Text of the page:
Another 200,000 troops might make a difference. 20,000 additional sets of boots on the ground is not going to help Iraq any corners that lead to the promised land.
The real question in my mind is: how can we expect to win politically when we don’t have the willpower to win militarily? Iraqis may have been ready to vote, but their leaders are not ready to lead. The President would have done better if he had announced that we were going to deal with militias once and for all, starting with the elimination of Moqtada al-Sadr. But we Americans are growing increasingly spineless when it comes to following through with any painful, messy decisions. I’ve suggested that al-Sadr must be dealt with before in a post entitled Muqtada al-Sadr: enemy of a free Iraq. When Saddam was deposed, he was replaced with 1,000 little Saddams due to poor planning and ignorance of the realities of life in Iraq on the part of the invaders.
One of the most powerful of these little Saddams is Moqtada. We put out an arrest warrant for the man years ago, but we haven’t had the willpower to follow through on it. We need a full scale attack on his followers, instead of constant little clashes. Moqtada must most likely be killed. It’s easy for fat, comfortable Americans back home to complain about how brutal and harsh this approach is, but Iraqis would understand it. They lived with it under Saddam, and under many of his predecessors.
Killing Moqtada would send a message – that we mean business, and that we are not going away. If Iraq is to be pacified, if it is to be given a chance to develop and grow out of its savage state, we will probably have to continue killing every harbinger of violent and torture that steps forward until there are so few left that they run and cower. Instead, we’ve emboldened these crackpot fundamentalists by threatening them with a spanking instead of giving it to them. We have the military capability to put Iraq back in the Stone Age overnight, but we’re hesitant to use it because we’re compassionate.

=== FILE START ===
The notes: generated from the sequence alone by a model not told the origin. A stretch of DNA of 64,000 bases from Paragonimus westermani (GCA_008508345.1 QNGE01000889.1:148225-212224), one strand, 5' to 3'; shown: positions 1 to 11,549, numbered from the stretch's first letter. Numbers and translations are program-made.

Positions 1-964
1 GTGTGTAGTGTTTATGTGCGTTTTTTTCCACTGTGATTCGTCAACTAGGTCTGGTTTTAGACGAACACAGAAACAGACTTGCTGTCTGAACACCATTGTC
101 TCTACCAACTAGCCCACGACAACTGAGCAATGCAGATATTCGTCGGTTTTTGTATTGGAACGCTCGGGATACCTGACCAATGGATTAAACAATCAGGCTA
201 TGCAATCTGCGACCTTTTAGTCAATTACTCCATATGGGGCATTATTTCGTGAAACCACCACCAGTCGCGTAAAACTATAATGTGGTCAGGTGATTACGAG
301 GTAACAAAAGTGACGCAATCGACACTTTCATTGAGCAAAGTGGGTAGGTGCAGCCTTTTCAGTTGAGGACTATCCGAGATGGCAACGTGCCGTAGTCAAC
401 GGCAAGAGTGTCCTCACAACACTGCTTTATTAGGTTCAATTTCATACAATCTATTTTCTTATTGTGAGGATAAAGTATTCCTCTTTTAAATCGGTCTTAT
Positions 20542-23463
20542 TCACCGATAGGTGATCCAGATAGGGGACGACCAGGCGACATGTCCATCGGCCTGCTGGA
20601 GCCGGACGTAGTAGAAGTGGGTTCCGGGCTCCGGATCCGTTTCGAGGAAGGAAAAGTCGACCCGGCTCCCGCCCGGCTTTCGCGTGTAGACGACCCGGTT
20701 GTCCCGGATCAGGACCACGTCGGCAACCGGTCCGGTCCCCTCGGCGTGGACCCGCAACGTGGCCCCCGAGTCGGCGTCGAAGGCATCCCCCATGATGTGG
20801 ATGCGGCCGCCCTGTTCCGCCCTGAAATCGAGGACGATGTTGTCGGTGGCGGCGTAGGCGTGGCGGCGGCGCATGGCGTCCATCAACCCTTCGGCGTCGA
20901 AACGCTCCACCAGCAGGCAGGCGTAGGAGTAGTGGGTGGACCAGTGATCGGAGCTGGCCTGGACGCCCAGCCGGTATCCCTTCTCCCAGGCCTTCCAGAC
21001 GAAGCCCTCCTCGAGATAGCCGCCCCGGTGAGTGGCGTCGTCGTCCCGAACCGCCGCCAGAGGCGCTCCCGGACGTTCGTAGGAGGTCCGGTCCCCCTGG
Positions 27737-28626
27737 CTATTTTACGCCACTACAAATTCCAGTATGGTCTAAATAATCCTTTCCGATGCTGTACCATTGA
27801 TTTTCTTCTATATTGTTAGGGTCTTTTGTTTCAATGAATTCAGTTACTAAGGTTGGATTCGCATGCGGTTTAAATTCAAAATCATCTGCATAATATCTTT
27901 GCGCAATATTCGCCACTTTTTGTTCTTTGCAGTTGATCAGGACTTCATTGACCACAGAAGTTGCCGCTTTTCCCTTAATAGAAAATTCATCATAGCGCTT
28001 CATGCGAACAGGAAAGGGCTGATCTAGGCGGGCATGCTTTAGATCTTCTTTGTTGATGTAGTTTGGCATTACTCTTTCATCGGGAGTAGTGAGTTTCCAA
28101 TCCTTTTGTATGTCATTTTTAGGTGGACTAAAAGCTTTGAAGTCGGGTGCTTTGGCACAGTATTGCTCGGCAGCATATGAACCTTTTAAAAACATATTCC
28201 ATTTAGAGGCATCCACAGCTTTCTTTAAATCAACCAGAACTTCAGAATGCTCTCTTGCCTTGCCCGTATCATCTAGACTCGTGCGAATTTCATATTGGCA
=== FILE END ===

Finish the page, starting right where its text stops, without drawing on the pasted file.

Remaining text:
Iraq’s politicians are not going to bring the bubbling cauldron back under control. We need to put aside our compassion and face the facts – daily life in Baghdad is a living hell for most of its residents. Now all we have to do is decide whether we want to set the conditions under which the militants there are going to die, or whether we want to continue allowing them to set the conditions.
As long as we continue allowing our enemies to choose their battlefields, we will continue suffering and fighting amongst ourselves about whether or not we’re accomplishing anything. It’s time to decide whether we’re willing to win. If we are, it could get very, very ugly in the short term, but in the long run, Iraqis and their neighbors will be better off. Let’s get serious about controlling Baghdad by any means necessary. That means destroying anyone that gets in the way.
20,000 more policemen won’t accomplish that. No, 20,000 more American uniforms in Baghdad will create what we in the U.S. military call a target-rich environment. Unless, of course, we send those 20,000 new fighters in with the discretionary authority to do whatever they need to do to subdue their enemy. But I don’t think we will do that. We’ve become weak-willed due to our own Sunni-Shia type split. Maybe we’re headed towards our own next civil war.